#5 MORETON BAY FIG ON VALENCIA STREET, NEAR CESAR CHAVEZ The address of this tree is technically 3555 Cesar Chavez Street, but the location is around the corner on Valencia Street. It’s a giant Moreton Bay Fig (Ficus macrophylla). This tree was planted during the time of Hubert Howe Bancroft, who amassed the famous Bancroft Library of books on the history of California that was located here from 1881 until 1906, when the library was purchased by the University of California and removed the following year to its Berkeley campus. There is a historical marker about the library near the tree, to the right as you face it. Moreton Bay fig is a rare tree in San Francisco (it is much more common in southern California, where there are even larger specimens in Santa Barbara, Los Angeles and San Diego), and it’s by far the largest specimen of the species in the City. The tree is getting on in years, and has lost some big limbs in recent years, but it’s still a mammoth tree. On March 24, 2008, then-Mayor Gavin Newsom added this tree to the City’s official landmark tree list.

Moreton Bay fig ( Ficus macrophyla )

Moreton Bay fig (Ficus macrophyla)


Bunya-bunya tree ( Araucaria bidwillii )

Bunya-bunya tree (Araucaria bidwillii)

#4 BUNYA BUNYA -201 VICENTE IN WEST PORTAL Bunya-bunya trees (Araucaria bidwillii) have a distinctive silhouette - the tree’s branches are spaced evenly along the trunk, giving the tree a symmetrical look. Bunya bunyas are closely related to Norfolk Island pines, monkey puzzle trees, and other southern hemisphere members of the ancient Araucaria genus, all of which share a certain reptilian symmetrical look. The tree is native to the Bunya mountains of Queensland in northeastern Australia. Perhaps the most unusual feature of the bunya-bunya is its football-sized female cone, which looks something like a pineapple and can weigh 10–15 pounds (the record is held by a 17-pounder). The cones, which set every three years, are produced high in the tree’s canopy and can cause serious injury when they fall. An entire grove of bunya-bunyas was removed from a park in Fisherman’s Wharf after a 16-pound cone fell on a man, causing serious injury. You’re safe under this tree in West Portal - it must be a male specimen, as I’ve never know it to have the large female cones. So what boosts this tree to #?? It’s a large, spectacular example of a rare and interesting tree, and I’m giving it some extra credit for its location - how did this tree end up in a front yard in West Portal?


New Zealand Christmas tree ( Metrosideros excelsus )

New Zealand Christmas tree (Metrosideros excelsus)

#3 NEW ZEALAND CHRISTMAS TREE AT STANYAN/17TH The large, mature tree at 1221 Stanyan Street, near 17th, is a New Zealand Christmas tree (Metrosideros excelsus) - one of San Francisco’s most common trees, popular for its showy red bottlebrush flowers. And indeed all of the many hundreds of New Zealand Christmas trees on the City’s streets have red flowers - except for this one. Every June, this tree pops with spectacular yellow flowers. The reason why brings us to some interesting history that helps elevate the tree to its near-the-top ranking on this list. The story goes back to Victor Reiter, San Francisco’s most famous plantsman from the 1940s until his death in 1986. In 1940, there was a natural mutation of the species on tiny Motiti Island in New Zealand’s Bay of Plenty. Reiter was one of the first Californians to obtain a cutting of the yellow-flowering mutant. As the Reiter family lived in several homes in a three-block wstretch of Stanyan Street, they planted the curiosity in front of their 1221 Stanyan address - still occupied today by a family member. And 75 years later, the tree is still thriving, a giant specimen that has been lovingly cared for by the Reiter family, and which recently received landmark tree status by the City. It’s a beautiful mutant with an amazing history and pedigree.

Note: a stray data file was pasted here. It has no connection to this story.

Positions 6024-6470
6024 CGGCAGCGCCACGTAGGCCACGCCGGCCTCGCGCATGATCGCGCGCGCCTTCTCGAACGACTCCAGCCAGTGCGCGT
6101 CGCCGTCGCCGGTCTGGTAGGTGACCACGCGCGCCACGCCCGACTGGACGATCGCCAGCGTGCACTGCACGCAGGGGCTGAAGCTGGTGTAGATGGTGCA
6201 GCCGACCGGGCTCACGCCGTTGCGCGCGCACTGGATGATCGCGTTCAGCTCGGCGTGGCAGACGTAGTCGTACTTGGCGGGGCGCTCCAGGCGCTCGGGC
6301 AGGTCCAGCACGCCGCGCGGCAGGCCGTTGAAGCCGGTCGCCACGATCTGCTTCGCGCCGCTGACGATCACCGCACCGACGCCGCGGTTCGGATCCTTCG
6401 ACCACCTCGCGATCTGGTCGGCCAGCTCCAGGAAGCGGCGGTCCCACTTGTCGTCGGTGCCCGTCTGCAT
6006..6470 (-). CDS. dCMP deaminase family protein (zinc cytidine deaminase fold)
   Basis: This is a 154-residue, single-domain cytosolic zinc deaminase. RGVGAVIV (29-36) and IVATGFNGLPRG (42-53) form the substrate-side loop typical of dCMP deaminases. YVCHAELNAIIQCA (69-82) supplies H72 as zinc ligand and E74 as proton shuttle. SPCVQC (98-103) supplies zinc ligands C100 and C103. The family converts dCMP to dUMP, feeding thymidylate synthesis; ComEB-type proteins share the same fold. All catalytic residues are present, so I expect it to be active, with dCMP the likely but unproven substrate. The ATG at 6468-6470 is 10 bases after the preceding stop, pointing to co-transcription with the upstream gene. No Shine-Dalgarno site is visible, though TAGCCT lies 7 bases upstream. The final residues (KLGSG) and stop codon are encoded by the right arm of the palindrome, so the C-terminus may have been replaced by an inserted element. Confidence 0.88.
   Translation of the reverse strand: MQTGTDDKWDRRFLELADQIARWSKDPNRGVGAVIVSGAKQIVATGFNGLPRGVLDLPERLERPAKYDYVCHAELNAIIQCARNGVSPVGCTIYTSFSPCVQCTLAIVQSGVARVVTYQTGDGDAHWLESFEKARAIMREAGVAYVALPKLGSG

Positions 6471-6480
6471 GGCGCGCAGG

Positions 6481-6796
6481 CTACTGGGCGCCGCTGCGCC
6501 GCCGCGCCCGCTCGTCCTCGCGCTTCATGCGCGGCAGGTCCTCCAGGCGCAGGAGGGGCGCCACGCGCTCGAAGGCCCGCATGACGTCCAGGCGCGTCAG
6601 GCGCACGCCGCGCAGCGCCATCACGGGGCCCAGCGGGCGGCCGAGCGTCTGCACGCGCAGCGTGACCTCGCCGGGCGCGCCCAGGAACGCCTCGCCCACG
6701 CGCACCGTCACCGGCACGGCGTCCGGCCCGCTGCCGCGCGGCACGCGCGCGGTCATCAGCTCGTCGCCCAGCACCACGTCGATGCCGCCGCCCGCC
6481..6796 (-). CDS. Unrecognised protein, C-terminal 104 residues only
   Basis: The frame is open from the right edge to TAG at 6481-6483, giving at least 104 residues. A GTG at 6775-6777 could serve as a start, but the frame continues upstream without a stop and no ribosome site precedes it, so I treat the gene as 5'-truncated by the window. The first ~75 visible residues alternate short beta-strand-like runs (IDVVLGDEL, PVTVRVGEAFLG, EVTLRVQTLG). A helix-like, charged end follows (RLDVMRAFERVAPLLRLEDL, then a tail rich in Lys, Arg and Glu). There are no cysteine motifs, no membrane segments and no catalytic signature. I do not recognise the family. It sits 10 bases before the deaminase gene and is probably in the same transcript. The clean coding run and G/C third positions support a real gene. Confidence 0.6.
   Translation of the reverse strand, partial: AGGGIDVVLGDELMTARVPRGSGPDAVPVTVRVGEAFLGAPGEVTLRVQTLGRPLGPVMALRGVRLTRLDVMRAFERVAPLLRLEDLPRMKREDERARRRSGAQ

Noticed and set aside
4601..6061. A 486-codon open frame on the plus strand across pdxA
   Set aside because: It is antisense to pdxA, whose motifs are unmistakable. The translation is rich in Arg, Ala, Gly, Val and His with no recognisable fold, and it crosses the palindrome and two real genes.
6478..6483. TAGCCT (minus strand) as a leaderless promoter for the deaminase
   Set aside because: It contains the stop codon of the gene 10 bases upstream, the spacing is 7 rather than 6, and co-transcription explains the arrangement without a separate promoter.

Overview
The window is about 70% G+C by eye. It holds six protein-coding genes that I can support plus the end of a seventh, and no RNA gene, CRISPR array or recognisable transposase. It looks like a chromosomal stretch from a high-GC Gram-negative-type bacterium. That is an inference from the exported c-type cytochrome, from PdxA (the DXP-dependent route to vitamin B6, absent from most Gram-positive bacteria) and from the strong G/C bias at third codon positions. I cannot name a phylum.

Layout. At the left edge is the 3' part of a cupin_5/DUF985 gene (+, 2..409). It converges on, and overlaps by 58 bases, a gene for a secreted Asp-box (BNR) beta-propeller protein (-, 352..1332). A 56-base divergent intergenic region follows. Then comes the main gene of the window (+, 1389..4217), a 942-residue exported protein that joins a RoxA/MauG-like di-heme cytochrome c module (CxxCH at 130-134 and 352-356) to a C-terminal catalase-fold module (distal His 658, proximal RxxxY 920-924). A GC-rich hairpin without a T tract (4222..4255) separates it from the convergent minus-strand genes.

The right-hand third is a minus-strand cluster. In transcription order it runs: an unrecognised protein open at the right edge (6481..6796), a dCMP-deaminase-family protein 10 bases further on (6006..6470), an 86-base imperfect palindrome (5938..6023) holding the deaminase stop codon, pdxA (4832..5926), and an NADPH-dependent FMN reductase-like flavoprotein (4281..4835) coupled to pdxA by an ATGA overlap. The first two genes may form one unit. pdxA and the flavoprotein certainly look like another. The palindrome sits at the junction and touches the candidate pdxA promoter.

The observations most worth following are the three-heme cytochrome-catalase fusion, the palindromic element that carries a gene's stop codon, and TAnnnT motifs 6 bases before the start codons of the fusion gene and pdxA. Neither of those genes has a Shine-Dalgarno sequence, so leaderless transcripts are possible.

California buckeye tree ( Aesculus californica )

California buckeye tree (Aesculus californica)

#2 CALIFORNIA BUCKEYE TREE AT MCALLISTER/WILLARD STREET NORTH California buckeye trees (Aesculus californica) are San Francisco natives, existing within the current city limits before the arrival of Europeans. It’s one California’ most beautiful native trees, growing to 20 feet in height in the state’s coastal range and Sierra foothills. The tree produces showy, long-lasting clusters of white flowers in May and June. By far the largest California Buckeye in the City is at 2694 McAllister Street, near the University of San Francisco. The tree was scheduled for removal in 1999 in connection with new construction on the lot, but after a neighborhood outcry, plans for the house were changed to build around, and preserve, the tree. As part of the settlement, the property owner signed a tree easement in favor of Friends of the Urban Forest, proteting the tree from future removal - and making this the only tree in the city protected by a contract.


Monterey cypress tree ( Hesperocyparis macrocarpa )

Monterey cypress tree (Hesperocyparis macrocarpa)

#1 MONTEREY CYPRESS AT MCLAREN LODGE This tree had to be #1! Probably the best known tree in San Francisco, the massive Monterey cypress tree in front of McLaren Lodge (headquarters of the City’s parks department) was planted around 1880, when Golden Gate Park was run by William Hammond Hall, who started the effort to plant thousands of trees to create a park out of what had been sand dunes. Each year during the holidays, the tree is lit with Christmas lights, a tradition that dates back to Hammond Hall’s sucessor, John McLaren, a brilliant botanist who took over the park in 1990, and continued experimenting to find trees that would succeed in the park’s challenging climate and sandy soil. In 1929, McLaren had the tree (and, in those days, other trees along Fell Street) lit for the holidays to cheer up City residents then enduring the Great Depression. On his death bed, McLaren supposedly requested that the tree lighting tradition be continued. His wish was granted, and 90 years later the tree has become the official Christmas tree of San Francisco. It’s not surprising that a Monterey cypress would thrive on former sand dunes - the tree is native to coastal Central California, where similar conditions exist. However, only two native stands of Monterey cypress exist. One is at Point Lobos State Natural Reserve (3 miles south of Carmel), and one is in Pebble Beach. This limited natural range is the smallest of any tree in California.